we would like to find a damaged house that needs repairs ideally in eugene proper. if you know of anyone with such a house, please message me.

new codes allow 6 low income houses on a city lot. we would look at building more units on the lot. see square one units in springfield on their web site. i am hoping for some kind of combination of transition housing and permanent housing. i think it is possible to build a permanet house in the nighborhood of 70,000 for 600 to 800 sq. feet. we need to look at these kind of solutions.

this is a good time to find these people as many people cannot afford extensive repairs because of the very high lumbar prices. it is great for low income folks as it might save 50 - 100 K.

o

t

On Tue, Jul 27, 2021 at 4:36 PM Sally Bachman <Sarahbach@...> wrote:
FYI

 

Hope and Disappointment for the Homeless in Oakland
Wednesday: A homeless couple went from a tent to a trailer, but continues to wait after more than a year for something more permanent.
By Brett Simpson
July 14, 2021

 

Good morning.
When Kymberli Wilson opens her eyes in the morning, the sight of a solid roof still disorients her.
She and her husband, Lenton, live in a 20-foot trailer at the Coliseum Stadium parking lot in Oakland. Home used to be a tent at the 77th Street homeless encampment, where they had to fill two jugs of water daily and dodge rats at night.
“It’s a big step up from the sidewalk,” Kymberli, 56, said. “No leaks, no wind, and we’re never cold.”
Kymberli and Lenton, 61, arrived at the city-run trailer site last May. But they never expected to stay. In a time of increased investment in helping the homeless, the trailer was offered as a pathway to permanent housing. And this year, a real home seemed within reach for the couple.
In January, Gov. Gavin Newsom announced $1.75 billion of new investment in housing, and in March, President Biden’s American Rescue Act passed with $50 billion in housing and homelessness assistance.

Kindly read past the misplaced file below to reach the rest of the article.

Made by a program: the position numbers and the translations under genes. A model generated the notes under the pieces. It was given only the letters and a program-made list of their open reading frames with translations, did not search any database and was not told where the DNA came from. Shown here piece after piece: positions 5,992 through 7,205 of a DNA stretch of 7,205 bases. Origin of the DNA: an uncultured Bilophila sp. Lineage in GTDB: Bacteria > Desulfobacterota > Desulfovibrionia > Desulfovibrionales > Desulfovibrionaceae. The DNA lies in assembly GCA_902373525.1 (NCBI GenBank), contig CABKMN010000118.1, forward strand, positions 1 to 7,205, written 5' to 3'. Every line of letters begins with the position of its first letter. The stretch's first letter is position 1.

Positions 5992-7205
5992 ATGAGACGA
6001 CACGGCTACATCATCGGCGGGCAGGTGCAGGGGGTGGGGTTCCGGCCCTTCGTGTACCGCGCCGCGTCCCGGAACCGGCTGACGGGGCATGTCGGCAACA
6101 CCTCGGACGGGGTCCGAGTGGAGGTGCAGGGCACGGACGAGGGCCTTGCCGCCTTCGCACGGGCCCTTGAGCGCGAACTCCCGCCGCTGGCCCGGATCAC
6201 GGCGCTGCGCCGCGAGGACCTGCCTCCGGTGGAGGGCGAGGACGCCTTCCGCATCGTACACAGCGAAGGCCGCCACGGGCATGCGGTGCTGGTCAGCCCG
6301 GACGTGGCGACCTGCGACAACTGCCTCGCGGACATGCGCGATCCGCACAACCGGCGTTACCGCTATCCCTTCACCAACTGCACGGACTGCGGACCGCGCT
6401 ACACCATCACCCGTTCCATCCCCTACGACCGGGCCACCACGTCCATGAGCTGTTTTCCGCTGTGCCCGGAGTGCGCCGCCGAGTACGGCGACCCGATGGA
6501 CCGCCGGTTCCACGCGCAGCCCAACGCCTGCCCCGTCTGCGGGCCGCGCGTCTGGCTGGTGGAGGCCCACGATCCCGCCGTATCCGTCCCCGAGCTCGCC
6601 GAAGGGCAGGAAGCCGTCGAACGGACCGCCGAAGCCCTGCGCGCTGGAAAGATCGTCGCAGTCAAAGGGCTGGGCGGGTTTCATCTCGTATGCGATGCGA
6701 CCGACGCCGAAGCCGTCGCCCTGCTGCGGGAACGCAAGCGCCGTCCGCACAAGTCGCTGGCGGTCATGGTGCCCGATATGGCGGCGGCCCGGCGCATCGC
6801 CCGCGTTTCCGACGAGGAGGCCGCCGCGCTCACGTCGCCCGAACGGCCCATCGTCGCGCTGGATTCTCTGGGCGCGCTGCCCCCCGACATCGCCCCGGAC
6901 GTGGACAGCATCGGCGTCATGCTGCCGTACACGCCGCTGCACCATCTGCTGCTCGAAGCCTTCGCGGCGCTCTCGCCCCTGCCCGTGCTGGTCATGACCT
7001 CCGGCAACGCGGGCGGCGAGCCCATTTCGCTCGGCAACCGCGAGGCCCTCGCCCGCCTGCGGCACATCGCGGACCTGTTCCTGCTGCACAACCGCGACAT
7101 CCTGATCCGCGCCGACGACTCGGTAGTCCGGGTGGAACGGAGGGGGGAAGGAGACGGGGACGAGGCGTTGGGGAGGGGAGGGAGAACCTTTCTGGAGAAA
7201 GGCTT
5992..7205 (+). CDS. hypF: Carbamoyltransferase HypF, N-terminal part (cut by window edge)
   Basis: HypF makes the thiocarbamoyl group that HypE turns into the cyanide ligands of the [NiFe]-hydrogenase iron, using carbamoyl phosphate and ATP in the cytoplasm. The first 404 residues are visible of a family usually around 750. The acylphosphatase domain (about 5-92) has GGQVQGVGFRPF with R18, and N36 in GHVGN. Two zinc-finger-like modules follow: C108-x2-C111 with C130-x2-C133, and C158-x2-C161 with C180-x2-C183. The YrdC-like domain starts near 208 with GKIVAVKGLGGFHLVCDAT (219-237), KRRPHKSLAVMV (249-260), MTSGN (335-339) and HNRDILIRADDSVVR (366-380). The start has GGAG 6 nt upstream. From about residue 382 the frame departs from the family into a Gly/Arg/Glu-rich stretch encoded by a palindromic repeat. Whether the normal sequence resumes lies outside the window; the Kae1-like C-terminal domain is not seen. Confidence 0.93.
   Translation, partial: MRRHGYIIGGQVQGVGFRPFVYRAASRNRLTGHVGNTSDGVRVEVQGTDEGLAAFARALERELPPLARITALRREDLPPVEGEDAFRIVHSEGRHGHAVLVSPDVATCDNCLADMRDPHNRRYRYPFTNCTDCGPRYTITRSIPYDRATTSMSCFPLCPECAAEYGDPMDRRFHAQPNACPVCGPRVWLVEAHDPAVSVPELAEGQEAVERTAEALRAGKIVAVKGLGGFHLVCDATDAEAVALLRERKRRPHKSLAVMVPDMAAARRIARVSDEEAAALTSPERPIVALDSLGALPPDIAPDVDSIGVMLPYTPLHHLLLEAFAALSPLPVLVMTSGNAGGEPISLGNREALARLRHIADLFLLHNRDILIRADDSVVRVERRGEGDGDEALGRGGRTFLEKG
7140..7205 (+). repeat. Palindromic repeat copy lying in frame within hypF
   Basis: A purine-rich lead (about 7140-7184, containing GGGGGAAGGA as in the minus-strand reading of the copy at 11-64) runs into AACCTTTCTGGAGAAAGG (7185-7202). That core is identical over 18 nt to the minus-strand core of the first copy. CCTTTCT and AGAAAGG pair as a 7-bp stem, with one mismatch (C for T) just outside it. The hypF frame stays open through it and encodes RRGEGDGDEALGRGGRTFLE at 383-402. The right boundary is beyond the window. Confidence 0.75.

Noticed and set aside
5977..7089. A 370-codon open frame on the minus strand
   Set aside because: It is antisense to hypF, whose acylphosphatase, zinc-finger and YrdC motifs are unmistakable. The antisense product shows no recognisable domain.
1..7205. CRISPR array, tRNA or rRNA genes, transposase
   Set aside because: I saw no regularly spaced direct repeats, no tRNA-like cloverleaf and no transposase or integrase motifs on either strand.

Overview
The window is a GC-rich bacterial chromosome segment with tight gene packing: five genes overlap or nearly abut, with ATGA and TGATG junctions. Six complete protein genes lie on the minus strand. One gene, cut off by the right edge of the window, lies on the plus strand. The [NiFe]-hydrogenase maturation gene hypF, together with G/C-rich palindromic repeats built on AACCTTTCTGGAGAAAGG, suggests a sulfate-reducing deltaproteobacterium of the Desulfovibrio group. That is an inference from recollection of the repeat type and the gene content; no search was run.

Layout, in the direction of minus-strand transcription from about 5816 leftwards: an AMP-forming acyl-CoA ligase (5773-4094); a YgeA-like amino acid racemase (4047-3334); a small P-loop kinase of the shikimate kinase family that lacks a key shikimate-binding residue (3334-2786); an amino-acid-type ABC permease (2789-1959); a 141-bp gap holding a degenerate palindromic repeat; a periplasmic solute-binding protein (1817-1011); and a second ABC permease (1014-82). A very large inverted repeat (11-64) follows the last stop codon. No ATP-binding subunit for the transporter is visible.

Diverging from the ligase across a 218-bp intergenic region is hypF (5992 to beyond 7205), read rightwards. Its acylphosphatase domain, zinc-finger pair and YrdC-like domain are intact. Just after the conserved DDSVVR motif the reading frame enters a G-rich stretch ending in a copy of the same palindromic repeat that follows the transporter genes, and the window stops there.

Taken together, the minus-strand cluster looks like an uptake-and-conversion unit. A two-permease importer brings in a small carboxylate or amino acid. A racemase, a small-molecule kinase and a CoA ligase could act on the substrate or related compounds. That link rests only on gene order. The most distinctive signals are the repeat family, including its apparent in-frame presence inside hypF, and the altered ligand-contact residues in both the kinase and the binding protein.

But more than a year after arriving at a stadium parking lot that was meant to be temporary, the Wilsons remain in the trailer, and feel no closer to finding permanent housing and leaving life on the streets behind.
A broken-down Cadillac near the tent where the Wilsons had been living, before they moved to a trailer. Credit...Jared R. Stapp
The Wilsons are two of the approximately 2,000 homeless seniors in Alameda County. Some have gotten lucky with long-term leases on apartments, group homes and hotel rooms. But the Wilsons’ odyssey through a year of hope and disappointment points to a more persistent crisis for the homeless population that has evaded solutions, despite a significant injection of pandemic-relief money.
“I don’t worry about a virus,” Kymberli Wilson said. “It will be false hope that gets us in the end.”
A little more than a year ago, the Wilsons’ tent-home in Oakland at the 77th Street homeless encampment had no solid walls. At the end of a line of tents, under the overpass of the Coliseum BART station, the structure was unmistakable: a sprawling patchwork of blue tarp, gray nylon and red duct tape stretched over wooden beams. Other homeless residents there called it “the mansion.”
Outside, bikes, lawn mowers and construction tools were sprawled everywhere. Inside, there was a kitchen table, a full-size bed and a dresser full of clothes.